[T]he NSPCC in Cumbria marks the 30th anniversary of its service centre later this month, with the staff there having helped thousands of children across the county in the last three decades.
A special event has been planned to mark the work of staff and of course to applaud the efforts of those who made all this possible, the fundraisers. Fundraisers; such as the Furness Fundraising Committee, who have organised all sorts of events including popular coffee mornings, bag packing, fashion shows and sponsored walks, all to raise money for the NSPCC.
The committee has even had members run the London Marathon and thousands of people have enjoyed the Big Family Fun day they have organised in Barrow in Furness in the past but the Chair Loretta Blackburn’s personal favourite is the glamorous Ball they hold every three years.
Loretta who has herself been fundraising for the NSPCC for 32 years is full of praise and admiration for her committee who she says are such fun to work with, Loretta said “People want to volunteer to make a difference but fundraising can also mean making strong fun relationships, it really makes a difference when members come from all walks of life.”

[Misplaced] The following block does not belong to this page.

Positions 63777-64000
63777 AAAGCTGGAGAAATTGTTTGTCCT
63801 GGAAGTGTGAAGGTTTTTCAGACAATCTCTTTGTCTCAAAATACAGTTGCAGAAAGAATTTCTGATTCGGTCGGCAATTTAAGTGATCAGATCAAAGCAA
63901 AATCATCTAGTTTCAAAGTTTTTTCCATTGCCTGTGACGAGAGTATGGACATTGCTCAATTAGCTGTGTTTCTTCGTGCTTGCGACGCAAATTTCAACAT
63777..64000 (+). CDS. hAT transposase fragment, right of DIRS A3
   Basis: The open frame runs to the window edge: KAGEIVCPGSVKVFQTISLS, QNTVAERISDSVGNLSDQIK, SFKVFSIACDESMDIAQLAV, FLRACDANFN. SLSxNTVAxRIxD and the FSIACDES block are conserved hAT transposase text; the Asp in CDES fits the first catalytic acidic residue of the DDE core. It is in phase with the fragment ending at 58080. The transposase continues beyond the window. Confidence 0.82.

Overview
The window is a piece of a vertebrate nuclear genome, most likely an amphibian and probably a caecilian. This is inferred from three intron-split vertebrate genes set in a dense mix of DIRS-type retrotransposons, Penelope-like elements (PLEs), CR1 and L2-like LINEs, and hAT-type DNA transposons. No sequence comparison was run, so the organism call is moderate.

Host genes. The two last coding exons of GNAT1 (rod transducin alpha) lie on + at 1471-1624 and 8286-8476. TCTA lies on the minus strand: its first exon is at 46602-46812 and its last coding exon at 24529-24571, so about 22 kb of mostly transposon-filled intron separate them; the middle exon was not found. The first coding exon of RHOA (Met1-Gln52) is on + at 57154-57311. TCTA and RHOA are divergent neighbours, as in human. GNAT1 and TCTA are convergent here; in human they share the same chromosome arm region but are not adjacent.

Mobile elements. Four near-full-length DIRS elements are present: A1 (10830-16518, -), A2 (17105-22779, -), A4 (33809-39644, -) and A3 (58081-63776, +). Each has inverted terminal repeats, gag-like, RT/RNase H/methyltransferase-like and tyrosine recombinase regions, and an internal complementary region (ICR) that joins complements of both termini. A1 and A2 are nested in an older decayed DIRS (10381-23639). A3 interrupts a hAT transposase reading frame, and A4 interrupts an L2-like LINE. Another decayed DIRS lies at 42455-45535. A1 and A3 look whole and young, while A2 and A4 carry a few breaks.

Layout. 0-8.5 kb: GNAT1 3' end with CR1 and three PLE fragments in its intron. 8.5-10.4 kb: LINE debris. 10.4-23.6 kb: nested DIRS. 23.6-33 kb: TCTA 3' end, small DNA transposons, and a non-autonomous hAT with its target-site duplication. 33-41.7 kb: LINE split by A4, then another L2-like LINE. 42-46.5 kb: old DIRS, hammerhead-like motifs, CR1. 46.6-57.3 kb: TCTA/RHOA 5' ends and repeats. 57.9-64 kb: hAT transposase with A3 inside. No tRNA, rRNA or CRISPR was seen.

Every year their efforts raise an incredible £30,000 to £40,000, amazing in an area where Loretta jokes the sheep outnumber the local population.
Loretta said “We are motivated by the thousands of children we have helped but also by the thought of the thousands of children who are abused and need the NSPCC’s help and sadly there is such need. I would also like to stress that doing something for charity enhances your own life as well as those whom you are aiming to help.”
The NSPCC in Cumbria is celebrating 30 years since its service centre was officially opened in 1987 by HRH Princess Margaret.
Sandra Jones the Community Fundraising Manager for Cumbria said “The Furness Fundraisers are truly amazing, their enthusiastic unstinting support is so very much appreciated. I hope their inspirational example will encourage others to come forward and help fund the work of the NSPCC in Cumbria for the next 30 years.”